- State employees get another win in pay dispute
- Judge tosses Chicago pension deal
- AFSCME, Rauner administration still at odds
- Through the brewing class
- AFSCME: Governor trying to force work stoppage
- What’s to negotiate? Illinois GOP, Dems can’t agree on topic
- Windows users rejoice: Windows 10 fixes what ails you!
- An easy fix to the Cubs scoring woes
- Trump ripped on floor of state House
- Striving to preserve biodiversity
White Sox could be in big trouble–time to sign Dye?
By S.C. Zuba
It’s been a rocky start of the season for the Chicago White Sox, to say the least.
Wouldn’t it be great if we could just go back to the start of the season and have a redo? Unfortunately, that’s not how things work in Major League Baseball—or life, for that matter.
Opening day for the White Sox couldn’t have gone better. Mark Buehrle pitched a gem, Paul Konerko homered and things looked promising for this young team.
Since then, however, things have gone terribly wrong for the South Siders. After that opening-day win against the Cleveland Indians, the Sox have lost nine of their last 12—including losing five of six to those same Indians.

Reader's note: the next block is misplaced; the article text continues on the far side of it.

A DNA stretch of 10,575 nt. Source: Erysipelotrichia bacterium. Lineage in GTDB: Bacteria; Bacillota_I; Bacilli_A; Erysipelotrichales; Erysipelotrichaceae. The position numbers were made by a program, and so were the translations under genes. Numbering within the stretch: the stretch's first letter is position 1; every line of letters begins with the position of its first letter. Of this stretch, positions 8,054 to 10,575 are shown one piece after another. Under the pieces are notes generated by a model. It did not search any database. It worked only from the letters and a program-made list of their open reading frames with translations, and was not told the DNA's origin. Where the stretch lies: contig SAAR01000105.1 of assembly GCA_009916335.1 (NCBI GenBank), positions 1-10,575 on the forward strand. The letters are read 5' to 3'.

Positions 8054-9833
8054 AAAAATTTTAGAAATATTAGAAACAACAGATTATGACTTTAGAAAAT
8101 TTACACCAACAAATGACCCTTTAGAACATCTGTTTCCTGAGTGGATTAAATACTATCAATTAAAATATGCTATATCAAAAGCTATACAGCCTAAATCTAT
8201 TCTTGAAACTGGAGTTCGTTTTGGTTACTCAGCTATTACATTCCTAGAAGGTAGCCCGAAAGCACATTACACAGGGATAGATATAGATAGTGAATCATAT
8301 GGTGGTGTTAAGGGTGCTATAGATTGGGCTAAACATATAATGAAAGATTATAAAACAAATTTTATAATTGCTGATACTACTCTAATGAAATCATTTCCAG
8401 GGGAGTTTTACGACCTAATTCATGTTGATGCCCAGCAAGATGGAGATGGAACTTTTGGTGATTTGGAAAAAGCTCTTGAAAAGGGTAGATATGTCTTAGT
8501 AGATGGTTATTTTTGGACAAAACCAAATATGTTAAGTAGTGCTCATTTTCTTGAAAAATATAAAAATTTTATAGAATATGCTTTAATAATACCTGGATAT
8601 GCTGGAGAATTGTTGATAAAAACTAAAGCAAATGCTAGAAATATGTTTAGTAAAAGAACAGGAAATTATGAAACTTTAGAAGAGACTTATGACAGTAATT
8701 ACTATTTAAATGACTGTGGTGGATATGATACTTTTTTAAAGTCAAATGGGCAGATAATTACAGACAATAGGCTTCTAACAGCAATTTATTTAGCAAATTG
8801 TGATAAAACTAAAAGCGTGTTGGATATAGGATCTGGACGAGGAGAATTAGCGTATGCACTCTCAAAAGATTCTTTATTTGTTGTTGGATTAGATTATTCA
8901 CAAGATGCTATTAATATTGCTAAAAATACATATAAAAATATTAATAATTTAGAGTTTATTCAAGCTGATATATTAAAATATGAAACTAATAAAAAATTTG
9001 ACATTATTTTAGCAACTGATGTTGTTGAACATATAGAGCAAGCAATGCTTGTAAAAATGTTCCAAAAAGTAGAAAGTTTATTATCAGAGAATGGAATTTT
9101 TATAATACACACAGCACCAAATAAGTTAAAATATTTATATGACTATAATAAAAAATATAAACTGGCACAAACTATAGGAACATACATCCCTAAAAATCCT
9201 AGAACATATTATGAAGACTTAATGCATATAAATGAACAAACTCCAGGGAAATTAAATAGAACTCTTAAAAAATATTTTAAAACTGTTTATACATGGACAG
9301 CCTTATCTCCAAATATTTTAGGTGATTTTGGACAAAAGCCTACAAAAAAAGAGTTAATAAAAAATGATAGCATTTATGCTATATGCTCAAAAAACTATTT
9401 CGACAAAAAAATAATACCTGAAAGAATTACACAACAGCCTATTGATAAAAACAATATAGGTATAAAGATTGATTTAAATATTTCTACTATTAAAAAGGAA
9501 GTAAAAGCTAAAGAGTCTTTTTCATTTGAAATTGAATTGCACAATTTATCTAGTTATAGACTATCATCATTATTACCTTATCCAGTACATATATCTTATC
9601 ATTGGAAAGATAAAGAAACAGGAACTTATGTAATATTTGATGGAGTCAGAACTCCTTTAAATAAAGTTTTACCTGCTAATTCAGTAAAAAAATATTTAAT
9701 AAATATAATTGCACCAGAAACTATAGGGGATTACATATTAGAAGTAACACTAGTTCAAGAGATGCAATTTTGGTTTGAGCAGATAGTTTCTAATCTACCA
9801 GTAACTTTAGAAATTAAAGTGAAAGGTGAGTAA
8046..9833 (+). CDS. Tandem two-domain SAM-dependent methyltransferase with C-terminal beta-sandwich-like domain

The Sox are in dead last in a weak American League Central division, behind the lowly Kansas City Royals. The Sox are five games behind the first-place Minnesota Twins. It is still early in the season, but this team needs to get it together—and quickly—or things will go from bad to worse.
On paper, I would argue this team has the best starting rotation in the league; however, things just simply haven’t gone the way of the Sox lately.
Starting pitchers Gavin Floyd and Freddy Garcia are both 0-2 in their first three starts with ERAs of 9.00 and 8.10, respectively. On the plus side, Buehrle is 2-0 with an ERA of 3.00 through his first three starts.
Offensively, it seems as though no one is hitting for the Sox. Through their first 13 games, not one single player (with the exception of Jayson Nix, who has six at-bats this season) is hitting over .300.
The Sox rank 28th in the league with a combined team batting average of .222.
As far as home runs are concerned, this team is certainly not built for home runs. At least not like they were last year with Konerko, Jim Thome and Jermaine Dye. It’s hard to understand why General Manager Kenny Williams doesn’t have more “big boppers” on a team that plays in the home run happy U.S. Cellular Field.
Is it weird to anyone else that Dye still doesn’t have a job? I’d say the Sox could use him right about now.
Share your thoughts with S.C. Zuba via e-mail at email@example.com.
From the April 21-27, 2010 issue